What to Know about Chinese Mobile Learners Before Entering the Market


With the rapid expansion of mobile internet, online education is undergoing radical transformation with more mobile learners studying while on-the-go to make the best use of their fragmented free time. The increase of smart device penetration, WiFi and broadband connection and software is making mobile learning (or m-learning) an increasingly popular sector for users.

As the online education craze in China lures VC money, more startups focused on this sector have emerged in the past year. Let’s take a look at some aspects of the m-learning market in China, as presented in a report jointly released by online education site Hujiang and Baidu Education in October this year.


Mobile learning users have an unbalanced gender ratio, with 58.4% female and 41.6% male. Users aged between 19-30 account for 70.2% of the total students, indicating that college students or graduates who just started their career are the most active mobile learners. The 31-40 and 15-18 age groups follow, to account for 14.1% and 10.3% of users respectively.

MLearning-1Mobile Learner Distribution by Age

Most mobile learners have received higher education and use mobile learning as a way to further their studies. Junior college or university students account for 32.8%  of users while white collar workers represent 20.5%.

In terms of geographical distribution, second-tier cities take nearly half at 44.7%, while first-tier, third-tier and fourth-tier cities account for 26.5%, 18.1% and 8.8% of the total respectively.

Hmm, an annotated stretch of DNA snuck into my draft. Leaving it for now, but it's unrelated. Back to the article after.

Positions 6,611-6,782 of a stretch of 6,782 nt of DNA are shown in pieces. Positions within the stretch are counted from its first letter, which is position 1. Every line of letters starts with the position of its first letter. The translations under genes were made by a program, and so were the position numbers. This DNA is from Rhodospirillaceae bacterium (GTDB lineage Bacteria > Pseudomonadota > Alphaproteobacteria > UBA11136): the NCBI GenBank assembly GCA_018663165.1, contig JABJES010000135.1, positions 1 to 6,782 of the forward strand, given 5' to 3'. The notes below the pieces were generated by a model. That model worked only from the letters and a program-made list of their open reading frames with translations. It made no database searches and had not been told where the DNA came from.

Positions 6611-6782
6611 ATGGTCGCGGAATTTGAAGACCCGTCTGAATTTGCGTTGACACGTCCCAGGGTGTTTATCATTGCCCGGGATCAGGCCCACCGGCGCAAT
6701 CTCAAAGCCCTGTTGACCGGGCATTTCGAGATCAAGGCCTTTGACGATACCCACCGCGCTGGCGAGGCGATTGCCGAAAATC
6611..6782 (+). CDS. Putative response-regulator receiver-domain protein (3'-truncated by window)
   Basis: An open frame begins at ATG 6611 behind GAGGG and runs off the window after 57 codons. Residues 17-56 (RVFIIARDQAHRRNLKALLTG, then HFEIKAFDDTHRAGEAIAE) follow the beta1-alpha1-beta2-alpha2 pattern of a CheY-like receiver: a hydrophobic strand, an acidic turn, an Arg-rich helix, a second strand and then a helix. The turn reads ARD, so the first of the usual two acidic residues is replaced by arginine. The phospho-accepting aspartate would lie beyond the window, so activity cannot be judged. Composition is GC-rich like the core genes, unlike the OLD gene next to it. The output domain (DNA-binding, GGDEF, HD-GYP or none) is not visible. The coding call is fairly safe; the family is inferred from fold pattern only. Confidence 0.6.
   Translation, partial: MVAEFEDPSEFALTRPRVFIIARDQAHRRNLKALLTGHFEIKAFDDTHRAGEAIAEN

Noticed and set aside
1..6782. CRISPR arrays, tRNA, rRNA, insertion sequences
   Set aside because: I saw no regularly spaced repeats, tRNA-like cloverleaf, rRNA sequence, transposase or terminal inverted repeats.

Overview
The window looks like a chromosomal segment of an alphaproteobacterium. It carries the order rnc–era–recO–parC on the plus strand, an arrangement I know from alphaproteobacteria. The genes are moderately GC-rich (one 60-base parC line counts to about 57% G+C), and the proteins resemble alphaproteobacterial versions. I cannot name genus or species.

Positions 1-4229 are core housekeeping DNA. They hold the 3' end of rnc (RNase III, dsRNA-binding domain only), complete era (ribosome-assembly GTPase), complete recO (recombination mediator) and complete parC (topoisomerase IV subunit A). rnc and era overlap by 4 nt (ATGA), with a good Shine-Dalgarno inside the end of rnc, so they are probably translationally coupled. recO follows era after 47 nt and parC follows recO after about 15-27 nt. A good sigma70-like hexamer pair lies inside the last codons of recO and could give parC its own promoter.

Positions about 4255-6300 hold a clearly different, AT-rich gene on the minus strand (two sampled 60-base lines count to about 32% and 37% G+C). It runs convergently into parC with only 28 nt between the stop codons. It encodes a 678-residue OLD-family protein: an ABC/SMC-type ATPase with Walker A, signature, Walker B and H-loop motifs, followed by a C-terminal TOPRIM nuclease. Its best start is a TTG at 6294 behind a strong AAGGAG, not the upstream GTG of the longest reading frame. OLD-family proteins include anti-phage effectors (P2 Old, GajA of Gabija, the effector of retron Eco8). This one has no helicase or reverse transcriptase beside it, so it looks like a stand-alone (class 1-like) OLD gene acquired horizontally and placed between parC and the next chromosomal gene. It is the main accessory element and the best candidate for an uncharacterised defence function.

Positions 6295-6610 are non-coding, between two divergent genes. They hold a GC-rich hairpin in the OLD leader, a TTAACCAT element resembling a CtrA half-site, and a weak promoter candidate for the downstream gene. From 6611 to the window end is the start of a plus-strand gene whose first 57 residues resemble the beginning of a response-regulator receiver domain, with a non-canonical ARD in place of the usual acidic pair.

Language learning dominates the m-learning market with an 89.3% market share, driven by the huge English learning demand in China. The share for other courses are: interests (27.3%), occupational tests (13.8%), techniques (13.5%), test prep for overseas study (7.6%), CGAT (China Graduate Admission Test) (6.9%), primary education (6.6%), marketing and management (3.1%), pre-school education (2.0%) and others (0.9%). 


Desktop PCs, which represent 69% of the market, are still the most important means for students to get access to online courses, but smartphones are catching up rapidly to account for 65%, while tablets account for 14%. The utilization rate of smartphone is higher in lower tier cities.


Apple users constitute a major part of smartphone m-learners, accounting for 30% of the total, while Samsung and Xiaomi follow to account for 15.8% and 14.5%, respectively.


How Much

Although the free-to-play or free-to-learn mindset is still prevalent in China, as reflected by the report that 27.3% of the users in the survey want free services, the Chinese payment behavior is gradually changing with 29.1% willing to pay more than RMB500 (US$82) for services they receive per year.


 image credit: Shutterstock